With a Zabulon butterfly, the Coincidence of my Name, Zablow, Fascinates and Kind of Tickles Me

Skipper Butterfly on a Thistle Flowerhead photographed by Jeff Zablow at Raccoon Creek State Park, PA

I look for them alot. Their males do challenge me, for ID’ing Skipper butterflies is somewhat difficult for me, to this day. When I come upon a female Zabulon Skpper, I’m doubly happy. No, make that triply happy.

I find the female Zabulons to be very beautiful, and this one is a good example. She has much to admire. Those purplish-blue spots on the trailing edges of her wings delight, the white spots and white border streak, all seen here, are handsome, the likable brown of her wings is a fav color of mine, and her right eye seen here bordered by white markings, that too is pretty.

Know too that when I meet a Zabulon butterfly, the coincidence of my name, Zablow, and Zabulon fascinates and kind of tickles me, it does.

She was busy nectaring on this sizable Thistle flowerhead in Raccoon Creek State Park in southwestern Pennsylvania, some 8 plus hours from the famous Brooklyn Bridge that spans Brooklyn and New York, New York (Manhattan).

Jeff

White Spotted Spicebush Swallowtail Butterfly Sipping Thistle Nectar

Spicebush Swallowtail butterfly on a Thistle Flowerhead photographed by Jeff Zablow at Raccoon Creek State Park, PA

The privilege of standing there, and enjoying this is very satisfying. This Spicebush Swallowtail butterfly is fully engaged in sipping the rich nectar of this Thistle flowerhead. Some years ago, I asked a professor emeritus of the sugars that might be present in this nectar. I don’t recall that his answer included the names of those sugars. Sugars, proteins and the occasional tiny insect that are taken up with the nectar must provide a fine nutritional mix here, for this Spicebush Swallowtail is resplendent, with its jet black, handsome coral spots, blue blazes, white spots on head, thorax and abdomen and that very healthy looking right complex eye.

Raccoon Creek State Park’s Doak Meadow, southwestern Pennsylvania. Just an 8-hour drive from New York, New York.

Jeff

An April Butterfly in Big Bend Florida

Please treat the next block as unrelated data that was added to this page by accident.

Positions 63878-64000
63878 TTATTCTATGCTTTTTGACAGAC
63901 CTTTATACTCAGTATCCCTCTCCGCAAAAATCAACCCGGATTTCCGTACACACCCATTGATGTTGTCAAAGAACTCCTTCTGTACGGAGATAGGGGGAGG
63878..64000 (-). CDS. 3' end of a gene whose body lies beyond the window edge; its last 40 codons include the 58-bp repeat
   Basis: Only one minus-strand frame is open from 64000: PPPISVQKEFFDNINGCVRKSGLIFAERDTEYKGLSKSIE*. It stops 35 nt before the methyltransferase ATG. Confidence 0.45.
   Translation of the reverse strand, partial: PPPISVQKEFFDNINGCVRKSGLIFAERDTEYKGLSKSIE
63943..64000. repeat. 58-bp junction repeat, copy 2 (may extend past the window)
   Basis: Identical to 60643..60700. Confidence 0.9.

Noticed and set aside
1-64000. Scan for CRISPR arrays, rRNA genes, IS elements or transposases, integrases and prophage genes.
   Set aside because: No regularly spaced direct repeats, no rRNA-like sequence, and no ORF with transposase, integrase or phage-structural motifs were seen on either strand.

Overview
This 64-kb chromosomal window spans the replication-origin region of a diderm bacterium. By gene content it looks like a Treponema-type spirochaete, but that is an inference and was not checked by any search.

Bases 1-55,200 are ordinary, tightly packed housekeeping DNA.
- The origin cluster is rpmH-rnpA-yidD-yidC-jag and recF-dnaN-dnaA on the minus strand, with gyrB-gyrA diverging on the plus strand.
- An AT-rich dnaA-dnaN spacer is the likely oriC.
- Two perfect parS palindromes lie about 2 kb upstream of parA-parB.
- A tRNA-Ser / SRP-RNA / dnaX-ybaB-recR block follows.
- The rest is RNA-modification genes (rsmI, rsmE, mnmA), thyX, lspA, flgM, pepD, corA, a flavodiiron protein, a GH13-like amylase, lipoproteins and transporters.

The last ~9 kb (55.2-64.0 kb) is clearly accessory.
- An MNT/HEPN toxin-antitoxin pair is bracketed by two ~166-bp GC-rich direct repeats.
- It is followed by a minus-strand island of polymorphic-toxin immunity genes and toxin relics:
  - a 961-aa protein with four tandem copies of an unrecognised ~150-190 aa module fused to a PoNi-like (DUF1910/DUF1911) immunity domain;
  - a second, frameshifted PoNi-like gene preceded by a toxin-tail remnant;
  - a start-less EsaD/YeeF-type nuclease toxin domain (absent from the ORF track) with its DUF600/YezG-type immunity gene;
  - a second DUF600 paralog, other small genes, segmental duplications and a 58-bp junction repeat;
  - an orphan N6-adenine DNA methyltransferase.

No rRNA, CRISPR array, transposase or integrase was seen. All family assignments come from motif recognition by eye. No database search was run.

Palamedes Swallowtail on Thistle Flowerhead photographed by Jeff Zablow in Big Bend Wildlife Management Area, Florida's Panhandle

I returned last night, driving those 248 miles home from St. Marks National Wildlife Refuge in Florida’s Panhandle. One week in a sweet VRBO rental home on the scrumptious Aucilla River. Gifted with mostly sunny weather, this 2nd visit to Big Bend Wildlife Management Area was a joy. Even before you leave Mandalay Road to drive to Big Bend, those early morning walks dish up deer, boar, osprey, and snake. You are in a high state of expectation, for you might see others that abound in St. Marks NWRefuge: bobcat, alligator, bear, manatee, gar, bald eagle, coyote . . .

The devastation from that last hurricane, months ago, was moderate. These same thistle were in rich bloom. The Palamedes Swallowtail butterflies, like this beaut, were everywhere. That 2016 visit was during the last week of August. This early April 2019 trip so convinced me that a Big Bend redo was a very, very good idea.

Why did I go back? Sitting here, working that question in my mind, I again and again remind that I fell in love with the Georgia Satyrs that I saw at Old Grade tram back in ’16, and regretted that my few images of them were Eh! We shared then that late August that time was Hot! Humid! and a plague of biting insects made each and every exposure an eye irritating (salt running down over my Dick’s headband onto my eyes) experience, me on my belly, saying aloud that what I was doing was an incredibly uncomfortable time, and yet I sooo wanted a stunning Georgia Satyr image.

Last week I saw some 15 Georgias.

My skirmishes with No-See-Ums were mostly horrible, the one day they waited for me to exit my vehicle, then, as I began to set out my folding stool to change to my Merrells, they kamakazied me. I quickly sprayed on my Off! 40%, way too late, for I am now a mass of small welts, 97.61% of them itchy!

My exposed slide film now is overnighted to Kansas, with Appalachian Brown, Spicebush Swallowtail, Little Wood Satyr, huge Tiger Swallowtail, Palamedes Swallowtail and Viceroy capture.

Jeff

Pipevine with Thankgiving Turkey

Pipeline Swallowtail Butterfly photographed by Jeff Zablow in Fort Indiantown Gap Military Reservation, PA

This night before Thanksgiving is a great time to share this I-like-it image of a Pipeline Swallowtail butterfly. Tomorrow most of us will sit down and give Thanks for all that we are blessed with. Once we are sated with scrumptious turkey and stuffings, some of us will head to the TV to enjoy football, others will find their way to their/his/her computer and check out their usual websites and blogs.

I was reveling with my first meet-up with regal fritillary butterflies. It was June 10, 2015, and I was at their only refuge in the entire eastern United States: Fort Indiantown Gap Military Reservation in central Pennsylvania. During those hours, this delightful shmeksy, Battus Philenor flew onto the thistle flowerhead. I was pleased and impressed. This is one of those butterflies whose arrival nearly demands Hail to the Chief

No photoshop or equivalent. This one was a beaut, and Cech and Tudor, in their field guide Butterflies of the East Coast, note that these “dazzling” colors are no happenstance. They warn the usual suspects (predators) Uh Uh, I’m over the top toxic!

Soon we’ll post an image of Regals mating. Timing, timing, timing.

Jeff